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similar position, having to reach out in particular to liebermann to join him as he tried to move forward. lieberman expected to get eight to ten votes -- excuse me -- seats. benny gantz has already said he has established a coalition, would love to get into bed with the likud but doesn't want benjamin netanyahu there because of the corruption cases hanging over him. the chances are that this is going to be a protracted process, and for many israelis, the fear is there could be a third round of elections this year, david. >> long process still ahead. sam kiley live for us in jerusalem this morning. thank you. 34 minutes past the hour. the trump administration is preparing to show restraint after a missile attack crippled the oil production in saudi arabia. the white house waiting for the
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saudi leader to decide on the next step. they want no, quote, knee-jerk reactions to this. the source says it's very systematic. what happens with patience is it prevents stupid moves. nic robertson joins us live from riyadh, saudi arabia. nic? >> reporter: good morning. the white house seems to be in lockstep with the saudis at this moment, you know, strategic patience, strategic caution. the united states and saudi arabia both share a huge and growing, steeply growing concern about what they see as iran's gray maligned influence in the region, and what has happened here in saudi arabia is an opportunity for saudi arabia and the united states to build bigger international support for saudi's position. this is something that's been lacking in recent years. so we heard this morning the
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saudi ambassador to london saying that while they believe that the attack had the backing of iran and in this context he means essentially who else in this region would have the capacity, the wherewithal to develop these weapons systems, to deploy these weapons systems, to be able to put them into the hands of those in the region. he's saying undoubtedly it was iran-backed, but saudi arabia doesn't want to rush into anything. the last thing he said the region needs right now is another conflict. the saudis are wanting to build another coalition back here. they appealed to all of their allies to the united states, united kingdom, united nations. we heard today the french are sending investigators to help with it. the saudis are really opening their doors here to bring in a wealth of international backing, and that's what we've heard from the ambassador this morning, and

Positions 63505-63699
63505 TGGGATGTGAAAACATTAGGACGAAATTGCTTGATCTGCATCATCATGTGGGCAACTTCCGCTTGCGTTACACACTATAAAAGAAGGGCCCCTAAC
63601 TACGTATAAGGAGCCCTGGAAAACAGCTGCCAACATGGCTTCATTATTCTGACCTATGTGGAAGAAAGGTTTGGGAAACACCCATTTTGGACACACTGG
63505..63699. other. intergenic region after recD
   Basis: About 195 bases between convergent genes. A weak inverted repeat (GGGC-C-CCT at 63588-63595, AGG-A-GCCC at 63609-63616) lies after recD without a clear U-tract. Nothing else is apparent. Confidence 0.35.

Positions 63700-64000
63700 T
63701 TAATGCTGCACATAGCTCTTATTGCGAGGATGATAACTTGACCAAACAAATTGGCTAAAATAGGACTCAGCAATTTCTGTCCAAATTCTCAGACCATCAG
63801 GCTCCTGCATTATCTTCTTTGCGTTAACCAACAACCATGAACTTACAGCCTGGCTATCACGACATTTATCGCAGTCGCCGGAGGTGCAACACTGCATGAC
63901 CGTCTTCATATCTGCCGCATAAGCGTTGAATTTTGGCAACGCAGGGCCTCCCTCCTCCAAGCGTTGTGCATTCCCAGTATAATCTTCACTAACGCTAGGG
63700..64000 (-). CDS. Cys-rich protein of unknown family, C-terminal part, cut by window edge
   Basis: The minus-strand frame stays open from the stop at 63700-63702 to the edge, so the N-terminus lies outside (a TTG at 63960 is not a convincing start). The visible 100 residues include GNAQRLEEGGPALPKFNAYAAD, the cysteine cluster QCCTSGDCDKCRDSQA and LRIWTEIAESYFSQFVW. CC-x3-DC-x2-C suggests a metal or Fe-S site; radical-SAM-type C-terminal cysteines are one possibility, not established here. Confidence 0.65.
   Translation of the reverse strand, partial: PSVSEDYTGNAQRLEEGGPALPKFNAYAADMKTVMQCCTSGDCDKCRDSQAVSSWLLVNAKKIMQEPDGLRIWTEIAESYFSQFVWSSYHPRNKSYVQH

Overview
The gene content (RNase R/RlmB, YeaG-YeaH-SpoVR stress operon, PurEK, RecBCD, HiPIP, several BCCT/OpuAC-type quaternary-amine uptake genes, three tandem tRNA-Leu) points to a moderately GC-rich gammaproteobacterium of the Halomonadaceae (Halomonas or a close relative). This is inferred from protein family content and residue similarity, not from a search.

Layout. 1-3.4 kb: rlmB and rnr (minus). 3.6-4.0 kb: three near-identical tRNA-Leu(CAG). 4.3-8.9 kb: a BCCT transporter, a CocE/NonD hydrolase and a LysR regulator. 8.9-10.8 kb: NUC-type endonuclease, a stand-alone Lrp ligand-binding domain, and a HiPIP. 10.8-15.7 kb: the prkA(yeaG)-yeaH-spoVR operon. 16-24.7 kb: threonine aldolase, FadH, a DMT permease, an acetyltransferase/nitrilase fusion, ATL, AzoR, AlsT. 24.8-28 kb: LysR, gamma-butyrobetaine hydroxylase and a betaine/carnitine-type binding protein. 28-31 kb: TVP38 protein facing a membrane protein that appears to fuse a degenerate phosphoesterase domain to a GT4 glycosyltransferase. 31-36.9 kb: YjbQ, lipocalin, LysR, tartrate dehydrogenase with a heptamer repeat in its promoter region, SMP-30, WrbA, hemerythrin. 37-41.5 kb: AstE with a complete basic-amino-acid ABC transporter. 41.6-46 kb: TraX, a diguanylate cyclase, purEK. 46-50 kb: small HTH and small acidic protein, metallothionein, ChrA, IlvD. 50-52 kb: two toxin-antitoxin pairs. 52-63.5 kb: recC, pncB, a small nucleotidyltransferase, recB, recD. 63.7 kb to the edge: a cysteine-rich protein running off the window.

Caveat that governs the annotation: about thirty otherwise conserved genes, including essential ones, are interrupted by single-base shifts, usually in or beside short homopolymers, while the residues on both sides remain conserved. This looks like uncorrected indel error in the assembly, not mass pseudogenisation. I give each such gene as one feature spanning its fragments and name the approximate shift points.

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this reflects, i think, the position that we see the white house taking at the moment. >> all right. nic robertson for us in riyadh. that ic thank you for that, nic. iran is in denial. nick payton wash toton walsh i us. good morning. >> reporter: they're continually talking about yemen. remember from the very beginning they said the houthi rebels are using air power to often cause crisis. now, that has been, frankly, scorned by some u.s. and saudi officials in their interpretation of the events. but today rouhani said we do not want conflict in this region, but we must see who started the war and he says this all started